Do’s and Don’ts of House Training Your Child’s New Puppy

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In a previous blog post, the discussion was about why a dog makes a fantastic birthday present for your child. Cats make fantastic companions, too, but if you have added a new puppy to your household, you might be questioning that decision every time it has an – ahem – accident. Don’t worry. The new family member will get the hang of doing its business outside. Here are some tips from the ASPCA to help.

Don’t Set Expectations

Here’s the thing: No puppy house trains at the same pace. Your dog may learn to ask to go outside to do its business within a couple of weeks or it may take it months to get the hang of it. The ASPCA says, “There’s no sure-fire formula or timetable that will work for every dog,” so keep this in mind at all times. What works for one dog might not work for another, and how long it takes to house train your dog will depend 100 percent on the dog and your efforts.

The Don’ts

It’s important to consider the don’ts first, because once you take them into account, the do’s will be much easier. Understand right away that your new puppy will make a mess. Period. Even if you have puppy pads and limit the dog’s access to indoor space, it will mess the carpeting or furniture at one point. Get used to the idea now because yelling at it for it is the first don’t. Do not yell at your puppy or older dog for going potty inside the house. In fact, don’t yell at it for any reason.

The only thing yelling accomplishes is instilling a fear of you in your puppy. It will become afraid of you, and this gravely affects your future relationship with your pet. If your puppy begins to urinate or poop in the house, make a gentle noise to get its attention. A clap of the hand often works. Then, whisk the dog outside if there is time. If not, remember: Don’t yell. Your dog does not understand your behavior. It won’t help.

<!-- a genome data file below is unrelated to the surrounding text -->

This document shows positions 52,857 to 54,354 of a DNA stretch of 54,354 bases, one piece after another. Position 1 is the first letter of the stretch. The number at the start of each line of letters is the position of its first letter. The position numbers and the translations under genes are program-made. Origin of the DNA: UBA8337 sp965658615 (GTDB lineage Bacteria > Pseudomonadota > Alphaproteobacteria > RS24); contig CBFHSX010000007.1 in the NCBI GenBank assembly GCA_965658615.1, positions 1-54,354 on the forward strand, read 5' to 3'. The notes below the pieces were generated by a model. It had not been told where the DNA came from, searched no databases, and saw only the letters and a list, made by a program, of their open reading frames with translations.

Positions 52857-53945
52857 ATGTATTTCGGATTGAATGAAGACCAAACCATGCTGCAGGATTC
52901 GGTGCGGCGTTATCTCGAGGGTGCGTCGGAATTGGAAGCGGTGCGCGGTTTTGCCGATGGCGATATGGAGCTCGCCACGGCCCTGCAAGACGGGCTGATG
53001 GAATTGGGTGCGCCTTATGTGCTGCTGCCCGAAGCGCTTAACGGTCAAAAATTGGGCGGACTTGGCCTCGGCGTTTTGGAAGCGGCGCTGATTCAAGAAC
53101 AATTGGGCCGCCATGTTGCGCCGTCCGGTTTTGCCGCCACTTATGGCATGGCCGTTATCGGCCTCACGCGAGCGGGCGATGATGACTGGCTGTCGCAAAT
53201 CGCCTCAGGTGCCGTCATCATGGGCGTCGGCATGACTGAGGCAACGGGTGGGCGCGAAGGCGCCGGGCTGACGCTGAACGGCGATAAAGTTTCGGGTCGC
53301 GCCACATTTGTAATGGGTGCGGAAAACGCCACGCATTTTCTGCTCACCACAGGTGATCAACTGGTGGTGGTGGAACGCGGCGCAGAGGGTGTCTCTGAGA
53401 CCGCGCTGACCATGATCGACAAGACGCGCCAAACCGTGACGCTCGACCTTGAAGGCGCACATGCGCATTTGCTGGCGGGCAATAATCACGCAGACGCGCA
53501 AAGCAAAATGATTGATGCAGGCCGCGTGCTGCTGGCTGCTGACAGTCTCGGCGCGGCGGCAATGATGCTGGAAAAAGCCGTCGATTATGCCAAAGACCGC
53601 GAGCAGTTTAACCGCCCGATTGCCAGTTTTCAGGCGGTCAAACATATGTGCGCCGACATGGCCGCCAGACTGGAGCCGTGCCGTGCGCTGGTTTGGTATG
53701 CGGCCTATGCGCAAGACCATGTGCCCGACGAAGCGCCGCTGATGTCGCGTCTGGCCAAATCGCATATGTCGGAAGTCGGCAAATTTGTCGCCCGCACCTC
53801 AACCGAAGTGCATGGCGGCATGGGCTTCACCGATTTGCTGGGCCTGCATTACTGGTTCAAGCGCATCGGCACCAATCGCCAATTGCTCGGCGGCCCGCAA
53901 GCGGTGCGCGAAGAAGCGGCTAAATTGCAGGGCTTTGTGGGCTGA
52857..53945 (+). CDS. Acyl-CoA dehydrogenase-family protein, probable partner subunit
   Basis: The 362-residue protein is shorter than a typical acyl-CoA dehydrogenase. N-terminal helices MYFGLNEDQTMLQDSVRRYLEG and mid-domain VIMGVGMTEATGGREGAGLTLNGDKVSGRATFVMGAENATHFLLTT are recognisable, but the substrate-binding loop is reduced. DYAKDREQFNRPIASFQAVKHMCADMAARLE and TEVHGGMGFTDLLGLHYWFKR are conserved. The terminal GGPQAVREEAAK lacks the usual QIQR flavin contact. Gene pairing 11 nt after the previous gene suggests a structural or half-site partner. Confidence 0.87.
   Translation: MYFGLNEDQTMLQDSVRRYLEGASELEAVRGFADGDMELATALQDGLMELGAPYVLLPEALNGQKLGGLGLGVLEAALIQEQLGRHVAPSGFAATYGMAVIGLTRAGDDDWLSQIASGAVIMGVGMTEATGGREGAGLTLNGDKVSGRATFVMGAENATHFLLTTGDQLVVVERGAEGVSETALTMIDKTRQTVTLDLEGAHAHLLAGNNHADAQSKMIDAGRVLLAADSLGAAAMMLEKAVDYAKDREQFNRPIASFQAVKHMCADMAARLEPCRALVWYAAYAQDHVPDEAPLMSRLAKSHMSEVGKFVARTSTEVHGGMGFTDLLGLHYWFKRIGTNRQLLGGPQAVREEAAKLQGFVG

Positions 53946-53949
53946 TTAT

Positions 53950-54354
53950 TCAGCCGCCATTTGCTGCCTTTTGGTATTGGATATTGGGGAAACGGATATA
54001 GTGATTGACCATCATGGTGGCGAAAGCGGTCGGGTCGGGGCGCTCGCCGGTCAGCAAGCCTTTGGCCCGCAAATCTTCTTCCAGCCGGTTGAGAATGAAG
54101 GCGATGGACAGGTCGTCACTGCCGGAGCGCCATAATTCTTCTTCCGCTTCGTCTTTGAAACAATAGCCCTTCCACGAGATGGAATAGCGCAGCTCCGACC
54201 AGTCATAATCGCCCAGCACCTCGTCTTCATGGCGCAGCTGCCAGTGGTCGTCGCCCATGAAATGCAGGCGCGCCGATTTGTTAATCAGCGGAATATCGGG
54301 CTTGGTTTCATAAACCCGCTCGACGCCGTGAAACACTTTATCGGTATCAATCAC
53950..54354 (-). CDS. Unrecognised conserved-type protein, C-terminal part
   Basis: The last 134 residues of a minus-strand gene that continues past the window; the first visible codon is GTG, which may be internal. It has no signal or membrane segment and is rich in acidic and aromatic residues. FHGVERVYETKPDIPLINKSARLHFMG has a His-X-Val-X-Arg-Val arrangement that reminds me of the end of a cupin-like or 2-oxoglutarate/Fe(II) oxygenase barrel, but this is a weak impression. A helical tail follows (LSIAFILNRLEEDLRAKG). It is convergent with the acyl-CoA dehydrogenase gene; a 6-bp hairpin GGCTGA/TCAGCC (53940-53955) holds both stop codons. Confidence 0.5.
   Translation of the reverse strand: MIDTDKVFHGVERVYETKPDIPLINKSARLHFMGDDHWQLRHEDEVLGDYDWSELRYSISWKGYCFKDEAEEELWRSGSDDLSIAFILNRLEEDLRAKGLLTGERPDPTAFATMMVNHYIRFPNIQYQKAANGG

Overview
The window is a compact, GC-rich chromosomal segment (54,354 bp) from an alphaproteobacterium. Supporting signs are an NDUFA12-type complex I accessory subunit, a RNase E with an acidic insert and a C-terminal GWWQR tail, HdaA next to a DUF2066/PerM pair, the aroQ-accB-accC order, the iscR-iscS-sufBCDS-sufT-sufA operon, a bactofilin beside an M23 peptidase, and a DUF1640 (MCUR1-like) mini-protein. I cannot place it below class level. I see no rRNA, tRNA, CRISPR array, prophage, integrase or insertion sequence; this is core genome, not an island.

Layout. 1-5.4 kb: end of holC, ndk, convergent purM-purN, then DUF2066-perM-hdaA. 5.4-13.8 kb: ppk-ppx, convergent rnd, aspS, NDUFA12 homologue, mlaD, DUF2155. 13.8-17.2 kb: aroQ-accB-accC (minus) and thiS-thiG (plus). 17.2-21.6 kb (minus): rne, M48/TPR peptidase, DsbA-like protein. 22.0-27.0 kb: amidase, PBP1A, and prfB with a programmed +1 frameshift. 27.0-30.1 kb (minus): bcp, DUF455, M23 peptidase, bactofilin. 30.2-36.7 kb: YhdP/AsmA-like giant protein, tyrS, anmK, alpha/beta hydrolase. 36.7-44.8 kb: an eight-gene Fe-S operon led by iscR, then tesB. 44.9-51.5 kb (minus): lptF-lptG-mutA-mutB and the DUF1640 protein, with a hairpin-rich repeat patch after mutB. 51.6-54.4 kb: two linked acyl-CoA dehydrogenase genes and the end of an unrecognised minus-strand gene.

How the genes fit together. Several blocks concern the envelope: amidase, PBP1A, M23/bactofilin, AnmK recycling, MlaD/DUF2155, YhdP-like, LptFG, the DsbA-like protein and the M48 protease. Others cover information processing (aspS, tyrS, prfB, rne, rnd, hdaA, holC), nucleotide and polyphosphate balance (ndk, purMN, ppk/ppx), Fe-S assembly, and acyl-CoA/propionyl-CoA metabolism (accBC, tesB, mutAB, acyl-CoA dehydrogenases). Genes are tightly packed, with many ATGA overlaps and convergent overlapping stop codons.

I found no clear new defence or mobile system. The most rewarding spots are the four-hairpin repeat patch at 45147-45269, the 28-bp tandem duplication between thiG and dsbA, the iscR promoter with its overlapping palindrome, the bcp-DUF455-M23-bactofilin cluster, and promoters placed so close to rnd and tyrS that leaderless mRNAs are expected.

Don’t rub your dog’s nose in any mess, either. This does not teach the dog that it did something bad. Rather, it tells your dog that you don’t like pee and poop. Consequently, your dog will not cease doing its business in the house; it will hide its business instead. The dog does not make the connection you want it to make between your anger, the nose rub, and the mess. This is ineffective and also teaches your dog to fear you rather than love you.

The Do’s

Dogs want your praise, so this is your number one tool in-house training. Keep an eye on your dog and look for signs it has to go potty. Take it to the potty area to do its business there. Praise your puppy every time it uses its pee pad, and praise it every time it does its business outdoors. Make it a huge deal. Lavish your puppy in affection, praises, and treats. Your puppy will connect the behavior to your praise, the response it wants, and – boom – instant house training.

If your puppy absolutely does not get the hang of being house trained, there might be something else wrong. Animals oftentimes urinate or defecate in front of you because they are trying to tell you they don’t feel well. Check your Cleveland auto insurance coverage to make certain your pet is protected in the event of an accident, and take your puppy to the vet for an exam. It might be sick instead of disobedient.

Patience and love are crucial to successful house training. Show your puppy where you want it to go and praise it consistently when it does.

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